Schematic diagram showing geomorphic features of a stream channel.

Figure 1. Schematic diagram showing geomorphic features of a stream channel.


Bankfull discharge (QBF) is the discharge that would fill the main channel to an elevation equal to bankfull stage. Bankfull discharge has often been referred to as the "effective discharge" or "channel-forming discharge." This concept is misleading because there is no single channel-forming discharge but rather a wide range of flows that might be considered effective in the formation of the main channel. More appropriately, the bankfull discharge can be considered a surrogate for this range of flows (Emmett, 2004). Over the years, moderate flood flows near bankfull stage do much work in terms of moving sediment and forming the main channel (Leopold and others, 1964). Large floods move great amounts of sediment, but they are rare; small floods occur frequently but move lesser amounts of sediment (Wolman and Miller, 1960). Under average conditions, bankfull discharge might occur about every 1 to 2 years; for some streams, however, bankfull discharge could be associated with recurrence intervals of less than 1 year or greater than 2 years. As flood flows overtop the streambanks, the abrupt decrease in velocity over the active flood plain often results in deposition of sediments just past the tops of the banks, resulting in the formation of natural levees (fig. 1).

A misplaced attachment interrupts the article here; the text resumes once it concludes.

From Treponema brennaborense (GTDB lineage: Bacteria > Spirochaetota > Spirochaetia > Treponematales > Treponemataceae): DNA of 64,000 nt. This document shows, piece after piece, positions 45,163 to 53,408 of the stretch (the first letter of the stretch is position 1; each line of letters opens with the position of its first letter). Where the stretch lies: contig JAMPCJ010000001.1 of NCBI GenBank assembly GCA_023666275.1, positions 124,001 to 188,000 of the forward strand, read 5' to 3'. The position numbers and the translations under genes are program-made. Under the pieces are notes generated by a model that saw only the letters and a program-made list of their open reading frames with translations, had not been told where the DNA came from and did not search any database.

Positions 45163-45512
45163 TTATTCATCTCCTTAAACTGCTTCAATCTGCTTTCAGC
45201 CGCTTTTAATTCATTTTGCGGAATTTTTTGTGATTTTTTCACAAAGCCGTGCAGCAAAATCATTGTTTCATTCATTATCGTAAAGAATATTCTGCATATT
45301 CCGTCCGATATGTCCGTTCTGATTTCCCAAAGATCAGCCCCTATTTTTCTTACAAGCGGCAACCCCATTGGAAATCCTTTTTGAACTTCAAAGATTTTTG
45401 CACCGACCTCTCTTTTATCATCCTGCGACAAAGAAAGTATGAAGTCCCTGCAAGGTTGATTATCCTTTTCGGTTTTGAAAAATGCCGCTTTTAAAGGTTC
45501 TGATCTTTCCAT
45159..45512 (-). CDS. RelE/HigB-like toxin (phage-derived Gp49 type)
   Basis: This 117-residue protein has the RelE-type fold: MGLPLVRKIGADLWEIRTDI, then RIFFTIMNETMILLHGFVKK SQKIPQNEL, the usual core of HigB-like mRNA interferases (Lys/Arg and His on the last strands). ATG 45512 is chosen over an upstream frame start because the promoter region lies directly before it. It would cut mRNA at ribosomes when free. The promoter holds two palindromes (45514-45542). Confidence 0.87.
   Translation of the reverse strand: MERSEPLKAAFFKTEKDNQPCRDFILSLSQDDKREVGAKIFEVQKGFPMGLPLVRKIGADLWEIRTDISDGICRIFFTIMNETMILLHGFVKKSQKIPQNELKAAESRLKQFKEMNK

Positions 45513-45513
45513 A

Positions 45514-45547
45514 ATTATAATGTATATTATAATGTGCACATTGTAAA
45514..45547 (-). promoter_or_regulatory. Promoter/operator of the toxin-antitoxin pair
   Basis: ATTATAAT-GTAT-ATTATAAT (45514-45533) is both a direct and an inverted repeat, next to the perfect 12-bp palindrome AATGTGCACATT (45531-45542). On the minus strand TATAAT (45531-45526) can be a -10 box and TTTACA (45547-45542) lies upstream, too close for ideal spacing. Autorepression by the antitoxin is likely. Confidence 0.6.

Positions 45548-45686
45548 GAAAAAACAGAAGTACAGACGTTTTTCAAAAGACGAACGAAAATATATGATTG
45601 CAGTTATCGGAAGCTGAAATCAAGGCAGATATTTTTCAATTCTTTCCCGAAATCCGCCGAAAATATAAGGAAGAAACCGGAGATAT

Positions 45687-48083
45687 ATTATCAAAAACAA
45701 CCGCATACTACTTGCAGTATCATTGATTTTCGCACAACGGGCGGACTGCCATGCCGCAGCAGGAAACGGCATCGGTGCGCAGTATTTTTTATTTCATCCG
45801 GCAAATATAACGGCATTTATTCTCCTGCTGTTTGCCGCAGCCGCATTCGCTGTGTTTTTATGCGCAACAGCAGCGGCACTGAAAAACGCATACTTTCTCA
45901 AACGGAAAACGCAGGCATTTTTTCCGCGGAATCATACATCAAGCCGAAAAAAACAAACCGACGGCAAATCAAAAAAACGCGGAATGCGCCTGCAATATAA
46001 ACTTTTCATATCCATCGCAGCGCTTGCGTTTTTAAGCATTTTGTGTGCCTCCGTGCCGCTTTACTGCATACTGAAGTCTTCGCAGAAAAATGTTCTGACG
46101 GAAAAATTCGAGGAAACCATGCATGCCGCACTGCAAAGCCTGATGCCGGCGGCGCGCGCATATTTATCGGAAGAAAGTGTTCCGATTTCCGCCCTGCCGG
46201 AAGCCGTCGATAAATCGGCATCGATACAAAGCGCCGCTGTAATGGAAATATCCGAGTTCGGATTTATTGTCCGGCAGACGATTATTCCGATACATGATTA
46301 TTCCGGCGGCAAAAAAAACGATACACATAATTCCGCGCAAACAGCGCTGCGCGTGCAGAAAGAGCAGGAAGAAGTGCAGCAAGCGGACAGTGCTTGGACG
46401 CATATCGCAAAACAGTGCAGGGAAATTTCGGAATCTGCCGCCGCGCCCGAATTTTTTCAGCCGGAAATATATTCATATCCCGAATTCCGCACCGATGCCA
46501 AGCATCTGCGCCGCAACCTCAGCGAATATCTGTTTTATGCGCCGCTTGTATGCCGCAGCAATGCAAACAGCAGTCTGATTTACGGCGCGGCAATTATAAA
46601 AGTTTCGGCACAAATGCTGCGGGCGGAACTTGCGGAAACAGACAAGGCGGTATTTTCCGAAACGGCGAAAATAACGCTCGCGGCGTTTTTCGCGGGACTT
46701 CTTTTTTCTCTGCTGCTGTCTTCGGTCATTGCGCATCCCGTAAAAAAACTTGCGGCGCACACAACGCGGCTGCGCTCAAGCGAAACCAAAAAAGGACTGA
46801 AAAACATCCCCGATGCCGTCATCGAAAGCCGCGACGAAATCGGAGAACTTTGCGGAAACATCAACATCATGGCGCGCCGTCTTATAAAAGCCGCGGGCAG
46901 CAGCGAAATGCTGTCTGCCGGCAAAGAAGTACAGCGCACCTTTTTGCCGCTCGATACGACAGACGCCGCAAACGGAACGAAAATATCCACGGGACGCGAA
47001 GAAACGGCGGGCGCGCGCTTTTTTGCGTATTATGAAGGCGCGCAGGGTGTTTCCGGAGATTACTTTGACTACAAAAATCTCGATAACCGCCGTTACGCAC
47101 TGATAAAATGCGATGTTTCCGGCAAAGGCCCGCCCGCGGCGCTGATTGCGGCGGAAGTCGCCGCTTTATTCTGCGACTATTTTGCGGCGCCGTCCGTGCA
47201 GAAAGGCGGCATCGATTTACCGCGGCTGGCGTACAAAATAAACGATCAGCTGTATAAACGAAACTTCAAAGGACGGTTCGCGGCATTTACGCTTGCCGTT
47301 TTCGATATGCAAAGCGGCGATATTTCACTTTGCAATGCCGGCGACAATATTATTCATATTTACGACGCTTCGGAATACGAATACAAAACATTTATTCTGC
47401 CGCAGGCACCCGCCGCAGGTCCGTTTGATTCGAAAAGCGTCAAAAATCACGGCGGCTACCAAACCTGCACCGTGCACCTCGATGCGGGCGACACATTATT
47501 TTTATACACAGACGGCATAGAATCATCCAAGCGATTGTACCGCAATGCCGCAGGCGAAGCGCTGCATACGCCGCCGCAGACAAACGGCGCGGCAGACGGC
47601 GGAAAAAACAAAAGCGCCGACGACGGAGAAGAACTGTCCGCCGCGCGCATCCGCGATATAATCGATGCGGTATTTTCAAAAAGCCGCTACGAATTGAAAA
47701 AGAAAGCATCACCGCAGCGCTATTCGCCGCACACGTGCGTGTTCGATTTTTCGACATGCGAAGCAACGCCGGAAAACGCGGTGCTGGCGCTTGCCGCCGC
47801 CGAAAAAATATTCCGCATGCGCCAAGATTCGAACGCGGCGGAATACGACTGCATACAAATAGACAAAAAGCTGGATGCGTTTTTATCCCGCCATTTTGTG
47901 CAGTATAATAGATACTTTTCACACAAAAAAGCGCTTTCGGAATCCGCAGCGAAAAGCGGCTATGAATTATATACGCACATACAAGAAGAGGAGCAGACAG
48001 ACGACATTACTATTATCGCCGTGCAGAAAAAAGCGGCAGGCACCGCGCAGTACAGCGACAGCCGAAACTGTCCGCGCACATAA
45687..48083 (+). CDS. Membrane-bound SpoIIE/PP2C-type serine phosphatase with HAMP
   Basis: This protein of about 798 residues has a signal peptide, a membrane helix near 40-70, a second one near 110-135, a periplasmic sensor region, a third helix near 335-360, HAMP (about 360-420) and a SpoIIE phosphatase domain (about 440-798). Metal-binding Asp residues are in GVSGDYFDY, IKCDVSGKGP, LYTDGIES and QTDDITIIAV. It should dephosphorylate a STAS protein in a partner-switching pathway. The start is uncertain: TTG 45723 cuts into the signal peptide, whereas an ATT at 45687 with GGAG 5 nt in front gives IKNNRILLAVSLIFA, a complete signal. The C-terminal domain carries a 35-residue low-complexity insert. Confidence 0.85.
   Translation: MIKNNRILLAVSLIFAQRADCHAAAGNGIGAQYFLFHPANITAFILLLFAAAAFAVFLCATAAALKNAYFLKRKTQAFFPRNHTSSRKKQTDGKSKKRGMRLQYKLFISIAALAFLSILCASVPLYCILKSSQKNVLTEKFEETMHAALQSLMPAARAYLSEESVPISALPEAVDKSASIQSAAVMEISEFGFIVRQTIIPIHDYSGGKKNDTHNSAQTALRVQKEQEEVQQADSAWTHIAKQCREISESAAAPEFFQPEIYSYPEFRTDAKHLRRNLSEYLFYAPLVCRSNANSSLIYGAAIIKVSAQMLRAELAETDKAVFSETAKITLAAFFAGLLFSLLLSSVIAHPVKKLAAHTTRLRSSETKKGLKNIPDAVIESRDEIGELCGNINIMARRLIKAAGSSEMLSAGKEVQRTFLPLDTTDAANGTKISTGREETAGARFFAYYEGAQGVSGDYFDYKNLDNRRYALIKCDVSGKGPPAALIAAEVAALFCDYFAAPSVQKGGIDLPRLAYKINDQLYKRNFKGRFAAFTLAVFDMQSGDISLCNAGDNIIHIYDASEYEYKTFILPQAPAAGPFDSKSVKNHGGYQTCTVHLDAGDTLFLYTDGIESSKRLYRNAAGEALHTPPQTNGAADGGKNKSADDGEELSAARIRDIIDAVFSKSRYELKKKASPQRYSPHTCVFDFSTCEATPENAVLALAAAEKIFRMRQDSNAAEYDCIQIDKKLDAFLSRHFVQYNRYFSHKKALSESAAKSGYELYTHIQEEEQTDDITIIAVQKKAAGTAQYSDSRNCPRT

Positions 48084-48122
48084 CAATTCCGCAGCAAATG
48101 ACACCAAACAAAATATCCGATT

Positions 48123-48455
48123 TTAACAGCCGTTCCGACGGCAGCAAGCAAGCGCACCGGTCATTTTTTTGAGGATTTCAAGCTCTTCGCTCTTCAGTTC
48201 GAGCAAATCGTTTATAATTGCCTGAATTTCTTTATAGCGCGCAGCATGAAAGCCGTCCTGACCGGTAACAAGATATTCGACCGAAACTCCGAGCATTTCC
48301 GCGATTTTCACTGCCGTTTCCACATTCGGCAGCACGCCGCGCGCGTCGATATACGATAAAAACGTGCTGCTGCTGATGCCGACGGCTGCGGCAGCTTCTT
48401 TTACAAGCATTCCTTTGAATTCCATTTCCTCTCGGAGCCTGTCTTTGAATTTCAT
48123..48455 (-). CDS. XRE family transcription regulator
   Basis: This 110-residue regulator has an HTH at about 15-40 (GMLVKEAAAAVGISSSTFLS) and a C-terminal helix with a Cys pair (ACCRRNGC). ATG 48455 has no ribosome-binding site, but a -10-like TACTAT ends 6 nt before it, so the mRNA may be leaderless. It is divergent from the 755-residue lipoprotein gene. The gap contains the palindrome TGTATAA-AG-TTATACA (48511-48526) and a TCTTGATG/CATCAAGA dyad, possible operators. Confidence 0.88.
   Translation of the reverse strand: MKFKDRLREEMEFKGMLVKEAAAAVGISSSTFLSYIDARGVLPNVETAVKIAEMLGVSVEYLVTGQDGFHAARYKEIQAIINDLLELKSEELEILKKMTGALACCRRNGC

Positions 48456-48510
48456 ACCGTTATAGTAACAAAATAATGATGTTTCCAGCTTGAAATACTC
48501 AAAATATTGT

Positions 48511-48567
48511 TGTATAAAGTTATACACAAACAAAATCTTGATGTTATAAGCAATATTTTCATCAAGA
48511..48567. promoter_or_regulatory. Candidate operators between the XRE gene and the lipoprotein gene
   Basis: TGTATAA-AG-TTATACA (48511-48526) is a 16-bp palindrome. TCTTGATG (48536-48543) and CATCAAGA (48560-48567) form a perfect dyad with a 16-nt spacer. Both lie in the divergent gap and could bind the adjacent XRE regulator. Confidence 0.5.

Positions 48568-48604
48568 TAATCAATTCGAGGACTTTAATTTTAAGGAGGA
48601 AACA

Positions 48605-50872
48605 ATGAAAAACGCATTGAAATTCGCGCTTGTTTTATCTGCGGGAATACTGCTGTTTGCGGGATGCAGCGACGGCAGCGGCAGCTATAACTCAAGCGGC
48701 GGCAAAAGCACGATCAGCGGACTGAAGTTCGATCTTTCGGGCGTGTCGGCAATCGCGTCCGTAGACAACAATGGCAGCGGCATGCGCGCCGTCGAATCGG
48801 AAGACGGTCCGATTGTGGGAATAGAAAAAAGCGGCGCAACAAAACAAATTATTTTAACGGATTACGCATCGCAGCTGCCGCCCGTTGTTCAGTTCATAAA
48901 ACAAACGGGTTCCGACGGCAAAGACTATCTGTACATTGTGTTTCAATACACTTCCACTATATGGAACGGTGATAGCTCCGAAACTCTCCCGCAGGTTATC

Accurate identification of bankfull stage in the field is crucial for a study of bankfull characteristics. Generally, several types of field indicators are used to determine bankfull stage. Good results may be achieved if a combination of bankfull indicators is used. Some of the indicators of bankfull stage used for this study were: the elevation of depositional features such as point bars (deposits of alluvium found on the inside bank of a meander bend); changes in slope, vegetation, or bank material; recent deposits of fine material or debris on the active flood plain; and bank undercuts. More detailed information on field indicators of bankfull stage is given by Fitzpatrick and others (1998) and Harrelson and others (1994), and is shown in a video by the U.S. Department of Agriculture (2003).